Fall has arrived, and with it, a slight chance of rain in the Puget Sound region.

Cool marine air from a weather system off the coast blew into the Seattle area Thursday, gathering strength, scrubbing out smoke that blanketed the region this week and possibly bringing rain Friday, according to the National Weather Service in Seattle.

It won’t be much precipitation, according to meteorologist Kayla Mazurkiewicz, but it could dampen lingering fire danger from what turned out to be the driest Seattle summer on record.

Seattle recorded just a half-inch of rain over the 93 days of summer, the weather service said.

Thursday marked the start of astronomical fall, and once we get past Friday, we could be in for a few days of mild early fall weather with mostly sunny skies and highs in the mid-70s, Mazurkiewicz said.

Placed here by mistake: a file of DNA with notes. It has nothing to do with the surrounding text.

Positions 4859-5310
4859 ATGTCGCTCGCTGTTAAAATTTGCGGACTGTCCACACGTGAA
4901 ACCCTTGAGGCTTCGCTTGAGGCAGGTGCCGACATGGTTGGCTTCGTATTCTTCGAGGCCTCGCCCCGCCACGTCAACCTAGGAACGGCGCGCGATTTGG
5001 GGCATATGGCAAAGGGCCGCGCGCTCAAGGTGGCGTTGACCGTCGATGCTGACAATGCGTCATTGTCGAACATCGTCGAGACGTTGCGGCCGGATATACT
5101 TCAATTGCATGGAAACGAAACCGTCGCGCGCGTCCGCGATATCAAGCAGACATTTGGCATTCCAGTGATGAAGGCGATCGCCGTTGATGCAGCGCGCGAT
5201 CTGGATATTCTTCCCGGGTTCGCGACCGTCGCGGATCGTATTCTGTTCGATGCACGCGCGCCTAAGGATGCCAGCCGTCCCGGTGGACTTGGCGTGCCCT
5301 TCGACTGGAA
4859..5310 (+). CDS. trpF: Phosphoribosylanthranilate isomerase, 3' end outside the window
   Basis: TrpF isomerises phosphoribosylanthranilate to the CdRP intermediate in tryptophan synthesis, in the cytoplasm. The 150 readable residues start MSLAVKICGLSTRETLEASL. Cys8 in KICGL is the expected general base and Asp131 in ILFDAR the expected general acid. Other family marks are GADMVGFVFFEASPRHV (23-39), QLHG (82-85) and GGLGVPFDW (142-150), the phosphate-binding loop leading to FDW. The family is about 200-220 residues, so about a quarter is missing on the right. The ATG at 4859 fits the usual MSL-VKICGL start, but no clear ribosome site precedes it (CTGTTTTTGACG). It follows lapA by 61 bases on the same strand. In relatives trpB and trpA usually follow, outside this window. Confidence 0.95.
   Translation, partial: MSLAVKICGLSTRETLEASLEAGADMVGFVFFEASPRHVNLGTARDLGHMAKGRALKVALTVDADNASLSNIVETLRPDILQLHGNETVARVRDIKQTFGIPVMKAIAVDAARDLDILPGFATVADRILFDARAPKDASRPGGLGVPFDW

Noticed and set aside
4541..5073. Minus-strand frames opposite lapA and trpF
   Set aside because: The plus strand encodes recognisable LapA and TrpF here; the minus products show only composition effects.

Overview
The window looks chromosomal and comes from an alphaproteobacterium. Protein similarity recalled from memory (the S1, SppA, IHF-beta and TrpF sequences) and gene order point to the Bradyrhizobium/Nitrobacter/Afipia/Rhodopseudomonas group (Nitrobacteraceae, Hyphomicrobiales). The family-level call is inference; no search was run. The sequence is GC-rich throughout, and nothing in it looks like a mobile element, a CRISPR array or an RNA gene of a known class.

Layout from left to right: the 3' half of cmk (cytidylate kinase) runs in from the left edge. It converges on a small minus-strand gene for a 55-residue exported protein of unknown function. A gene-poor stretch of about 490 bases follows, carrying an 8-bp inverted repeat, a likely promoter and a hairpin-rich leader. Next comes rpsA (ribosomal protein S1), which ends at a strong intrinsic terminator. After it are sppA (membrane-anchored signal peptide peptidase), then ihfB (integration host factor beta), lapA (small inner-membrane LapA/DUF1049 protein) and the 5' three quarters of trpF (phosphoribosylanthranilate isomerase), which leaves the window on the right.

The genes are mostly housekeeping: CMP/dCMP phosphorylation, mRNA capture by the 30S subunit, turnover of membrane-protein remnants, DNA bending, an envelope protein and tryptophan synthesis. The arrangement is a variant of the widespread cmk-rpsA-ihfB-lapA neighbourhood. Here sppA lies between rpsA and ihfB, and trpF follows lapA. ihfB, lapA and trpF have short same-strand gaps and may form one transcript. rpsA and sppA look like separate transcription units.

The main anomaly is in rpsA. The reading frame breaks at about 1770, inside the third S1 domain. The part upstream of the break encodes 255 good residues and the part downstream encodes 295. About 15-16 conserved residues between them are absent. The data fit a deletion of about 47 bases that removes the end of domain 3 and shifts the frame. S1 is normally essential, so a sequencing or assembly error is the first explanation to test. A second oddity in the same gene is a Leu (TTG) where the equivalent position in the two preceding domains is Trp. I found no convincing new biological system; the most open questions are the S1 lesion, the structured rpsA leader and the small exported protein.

Enjoy it if you can. On Monday, the sun will set around 7 p.m. and after that we’ll begin losing daylight fast.


The amount of daylight and twilight Washington gets doesn’t increase or decrease at a steady pace from one day to the next, either. Rather, it changes slowly near the solstices in December and June and quickly near the equinoxes in March and September.

At our latitude of 47.6 degrees, Seattle feels the extremes of the solstices more than nearly any other city in the contiguous 48, with 16 hours of daylight and two hours of nautical twilight on our longest day and only eight hours of light on Dec. 21.

“In California, and other places, where the days and nights don’t fluctuate so much, it’s not that big of a deal,” Justin Shaw of the Seattle Weather Blog has explained, “but here we are descending down a mountain and picking up speed as we go.”